However, unlike many of my friends, I also like to eat in Chinatown during the day whilst still moderately sober. I visited All Happy for a dinner with my friend Amanda–my usual date for a Garden Bakery romp–and we were sold. The noodles were as good as the Garden Bakery’s used to be and had all of the flavour that its next-door neighbour appears to have lost.

Amanda and I are purists when it comes to our Chinatown dinners: we order the same two things each time (but don’t worry–as a halfer, I’ve tried a variety of Cantonese cuisine and a smorgasbord of Mandarin delicacies throughout my life).

The Seafood Chow Mein was beautiful. Crispy, fresh noodles served as a bed for a mound of crunchy gai lan, tender scallops, shrimp, carrots, and squid. The sauce, which can turn to jelly if old, left sitting on a counter, or microwaved, had a perfectly thick consistency and was full of savoury seafood flavour.

The Beef Chow Fun with Gai Lan–my personal favourite–was so fresh and hot that I burnt my mouth slightly in my haste to devour it. This version of Beef Chow Fun is the ‘wet version’ (something you should mention if you order it in a restaurant), which differs from the usual ‘dry version’ that is stir fried in spices. I prefer the sauce on my noodles, which is why I order this version. It’s tasty and a nice change from the usual if you’re feeling only slightly adventurous. Gai lan is my favourite of all Chinese vegetables; known as ‘Chinese broccoli,’ it’s crunchy and has a distinct flavour similar to kale.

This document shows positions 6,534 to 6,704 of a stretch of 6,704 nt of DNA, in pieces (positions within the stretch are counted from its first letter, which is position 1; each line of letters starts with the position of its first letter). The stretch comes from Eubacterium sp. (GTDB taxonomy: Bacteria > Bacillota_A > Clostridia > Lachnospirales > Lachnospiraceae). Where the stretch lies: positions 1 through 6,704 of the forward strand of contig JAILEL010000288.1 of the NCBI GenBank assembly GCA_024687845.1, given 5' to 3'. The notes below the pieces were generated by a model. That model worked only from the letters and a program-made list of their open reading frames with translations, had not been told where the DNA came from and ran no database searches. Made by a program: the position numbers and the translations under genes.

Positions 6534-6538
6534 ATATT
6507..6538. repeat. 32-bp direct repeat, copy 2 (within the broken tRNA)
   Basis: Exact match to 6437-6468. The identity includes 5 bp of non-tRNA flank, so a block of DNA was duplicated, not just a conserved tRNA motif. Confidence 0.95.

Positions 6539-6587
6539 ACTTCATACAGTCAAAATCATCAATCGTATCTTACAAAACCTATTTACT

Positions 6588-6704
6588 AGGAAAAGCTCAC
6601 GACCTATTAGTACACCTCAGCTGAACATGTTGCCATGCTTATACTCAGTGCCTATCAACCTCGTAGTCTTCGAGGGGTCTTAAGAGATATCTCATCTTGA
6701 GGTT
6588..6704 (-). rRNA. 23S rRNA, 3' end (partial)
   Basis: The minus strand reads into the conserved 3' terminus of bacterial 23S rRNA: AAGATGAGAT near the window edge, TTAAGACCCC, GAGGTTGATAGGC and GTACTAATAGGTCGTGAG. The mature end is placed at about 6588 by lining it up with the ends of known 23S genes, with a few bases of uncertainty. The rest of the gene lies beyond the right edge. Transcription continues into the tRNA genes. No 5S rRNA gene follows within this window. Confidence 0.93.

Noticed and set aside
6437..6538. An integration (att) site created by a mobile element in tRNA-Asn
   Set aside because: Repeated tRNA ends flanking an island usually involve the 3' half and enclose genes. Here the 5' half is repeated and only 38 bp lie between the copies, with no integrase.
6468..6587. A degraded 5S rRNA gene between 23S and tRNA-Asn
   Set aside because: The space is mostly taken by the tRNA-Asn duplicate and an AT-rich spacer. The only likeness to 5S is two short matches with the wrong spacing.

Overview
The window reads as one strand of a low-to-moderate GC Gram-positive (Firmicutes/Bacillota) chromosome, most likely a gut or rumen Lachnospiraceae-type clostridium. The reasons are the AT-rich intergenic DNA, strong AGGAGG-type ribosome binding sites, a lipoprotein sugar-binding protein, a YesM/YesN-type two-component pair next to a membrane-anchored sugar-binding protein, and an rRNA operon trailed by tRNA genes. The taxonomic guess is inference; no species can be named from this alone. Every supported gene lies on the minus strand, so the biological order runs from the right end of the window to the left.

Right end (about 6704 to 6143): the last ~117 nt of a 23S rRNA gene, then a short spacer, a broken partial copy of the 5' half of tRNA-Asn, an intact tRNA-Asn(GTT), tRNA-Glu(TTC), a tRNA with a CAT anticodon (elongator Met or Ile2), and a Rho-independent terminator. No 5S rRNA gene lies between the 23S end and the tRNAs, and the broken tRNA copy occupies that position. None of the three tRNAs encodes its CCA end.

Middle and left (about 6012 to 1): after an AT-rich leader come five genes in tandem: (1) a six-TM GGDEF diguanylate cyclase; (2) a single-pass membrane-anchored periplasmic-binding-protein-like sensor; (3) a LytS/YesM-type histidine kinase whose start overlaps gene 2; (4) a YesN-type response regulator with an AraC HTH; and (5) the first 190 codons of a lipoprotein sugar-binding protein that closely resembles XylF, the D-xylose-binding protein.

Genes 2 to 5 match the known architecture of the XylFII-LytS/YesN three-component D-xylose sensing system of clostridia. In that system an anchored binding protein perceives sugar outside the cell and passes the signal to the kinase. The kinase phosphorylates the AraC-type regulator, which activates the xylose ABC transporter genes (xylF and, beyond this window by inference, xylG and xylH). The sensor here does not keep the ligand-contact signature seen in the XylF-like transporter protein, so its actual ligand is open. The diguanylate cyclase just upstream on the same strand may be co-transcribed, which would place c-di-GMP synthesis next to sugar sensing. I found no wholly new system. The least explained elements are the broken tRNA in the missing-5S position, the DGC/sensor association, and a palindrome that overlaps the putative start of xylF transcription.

I also ordered a Litchi (lychee) Cooler, a refreshingly sweet drink full of litchis, which are great as an impromptu after-dinner dessert.

Dinner for two at All Happy came to under $25–a bargain and perfect for those who love a cheap and cheerful Chinatown snack. If you haven’t managed to stumble into this restaurant in the wee hours of the morning yet, give it a shot. Maybe even try it during the day. You might just like it.

P.S. They deliver! Just make sure to order an hour in advance.

All Happy Family Restaurant
10011 106 Avenue
Edmonton, AB T5H v2S1
(780) 421-8297
Open 11am to 4am daily

3.5/5